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All Is Fair In Love, War, And, Your Credit Report. At Least It Should Be. Under Standing The Fair Credit Reporting Act

Fact: Over 150 million Americans have credit report with the three major credit reporting agencies. Approximately 50 million of these credit reports contain errors, many of which are inaccurate. Do you know whatís on your credit report?

If youíve ever applied for a charge account, a personal loan, insurance or a job, thereís a credit report about you. This credit report contains information on where you work and live, how you pay your bills, and whether youíve been sued, or filed for bankruptcy.

About The Fair Credit Reporting Act? (FCRA)

The Fair Credit Reporting Act was the first federal law to regulate the use of personal information by private business. It was all the way back in 1899 that the first major credit reporting agency was started. Over time, credit reporting grew into a huge industry and, by the late 1960ís, became surrounded by controversy.

Credit reports from the Credit Reporting Agencies were being used to deny services and opportunities. At that time, you would have had no right to see what was in your credit report. The FCRA was passed in 1970 and fortunately now you have that right.

On December 4, 2000 President George Bush signed into law the first phase of the Fair And Accurate Credit Transactions Act (FACT Act), which amends the FCRA. The FACT Act establishes the Financial Literacy and Education Commission and calls for a national financial literacy campaign.

The act addresses consumerís rights to understand and protect the information in their credit report and to get help when their financial information has been stolen. It also restricts the use of medical information in determining a consumerís eligibility for credit, and also limits the sharing of medical information with affiliated companies under certain circumstances.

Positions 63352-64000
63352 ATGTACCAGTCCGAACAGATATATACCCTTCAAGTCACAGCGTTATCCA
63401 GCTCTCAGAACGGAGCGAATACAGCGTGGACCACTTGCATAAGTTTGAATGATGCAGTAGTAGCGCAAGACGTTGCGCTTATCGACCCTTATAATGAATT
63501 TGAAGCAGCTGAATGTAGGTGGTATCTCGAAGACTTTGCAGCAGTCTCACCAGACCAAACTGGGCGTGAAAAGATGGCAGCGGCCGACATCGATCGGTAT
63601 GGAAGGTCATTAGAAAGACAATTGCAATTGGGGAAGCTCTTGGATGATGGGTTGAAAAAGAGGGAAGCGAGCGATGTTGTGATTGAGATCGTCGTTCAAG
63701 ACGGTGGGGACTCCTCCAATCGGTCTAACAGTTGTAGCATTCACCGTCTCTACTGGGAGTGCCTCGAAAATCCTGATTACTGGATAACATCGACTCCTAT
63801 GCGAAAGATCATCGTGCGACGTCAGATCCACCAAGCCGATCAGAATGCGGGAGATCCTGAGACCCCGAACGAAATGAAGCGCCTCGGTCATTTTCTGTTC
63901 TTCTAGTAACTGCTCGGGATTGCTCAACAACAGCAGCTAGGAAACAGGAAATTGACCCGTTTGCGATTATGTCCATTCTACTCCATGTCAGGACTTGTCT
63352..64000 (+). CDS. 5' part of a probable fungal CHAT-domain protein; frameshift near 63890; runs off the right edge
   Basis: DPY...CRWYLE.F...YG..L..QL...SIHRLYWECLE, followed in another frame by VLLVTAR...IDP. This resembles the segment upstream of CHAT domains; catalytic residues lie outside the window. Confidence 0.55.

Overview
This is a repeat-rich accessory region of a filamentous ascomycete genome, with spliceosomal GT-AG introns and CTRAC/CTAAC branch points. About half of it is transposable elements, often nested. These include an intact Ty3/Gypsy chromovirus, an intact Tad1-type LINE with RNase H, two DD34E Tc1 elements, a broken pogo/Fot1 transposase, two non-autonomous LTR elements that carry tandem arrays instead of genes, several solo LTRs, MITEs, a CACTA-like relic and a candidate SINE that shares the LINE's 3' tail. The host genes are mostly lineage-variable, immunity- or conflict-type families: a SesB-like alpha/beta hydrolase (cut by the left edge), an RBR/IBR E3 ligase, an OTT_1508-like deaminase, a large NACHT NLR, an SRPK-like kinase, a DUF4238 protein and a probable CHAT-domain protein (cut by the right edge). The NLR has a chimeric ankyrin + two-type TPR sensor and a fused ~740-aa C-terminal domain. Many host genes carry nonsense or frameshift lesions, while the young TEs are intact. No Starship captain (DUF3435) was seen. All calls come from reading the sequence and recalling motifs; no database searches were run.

Here are some questions consumers commonly ask about credit reports, Consumer Reporting Agencies and the answers. Note that you may have additional rights under state laws. You can contact your state Attorney General or local consumer protection agency for more information. You also have information and resources at your disposal 24/7 at:

Q. What can I do about inaccurate or incomplete information?

A. Under the new law, both the Consumer Reporting Agencies and the information provider have responsibilities for correcting inaccurate or incomplete information in your credit report. To protect all your rights under this law, contact both the Consumer Reporting Agencies and the information provider. See credit repair article by credit and

Q. Can my employer get my credit report?

A. Only if you say itís okay. A consumer reporting agencies may not supply information about you to your employer, or to a prospective employer without your consent.

Q. Can creditors, employers or insurers get a report that contains medical information about me?

A. Not without your approval.

Q. How can I stop a consumer reporting agencies from including me on lists for unsolicited credit and insurance offers?

A. Creditors and Insurers may use consumer reporting agencies file information as a basis for sending you unsolicited offers. These offers must include a toll free number for you to call if you want to remove your name and address from lists for two years, completing a form that the consumer reporting agencies provides for this purpose will keep your name off lists permanently.

Q. Do I have the right to sue for damages?

A. You may sue a consumer reporting agency, a user or in some cases a provider of consumer reporting agency data in state or federal court for most violations of the FCRA. If you win, the defendant will have to pay damages to reimburse you for attorney fees to the extent ordered by the court.

Q. Are there other laws I should know about?

A. Yes. If your credit application was denied, the Equal Credit Opportunity Act (ECOA) requires creditors to specify why if you ask. For example, the creditor must tell you whether you were denied because you have no credit report with a consumer reporting agency or because the consumer reporting agency says you have delinquent obligations. The ECOA also requires creditors to consider additional information you might supply about your credit history. You may want to find out why the creditor denied your application before you contact the consumer reporting agencies. See Equal Credit Opportunity Act article by credit and

Stay On Top Of Your Credit Ö

Before financing anything, car, furniture, or a homeHealth Fitness Articles, itís a god idea to make sure your credit report is clean. Errors can often be quickly removed. And no sales person should ever know more about your credit report than you.

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To find out: additional rights you have, who can get a copy of your credit report, how long negative information can be reported, easy steps anyone can take to repair there credit report visit: itís a free information website!

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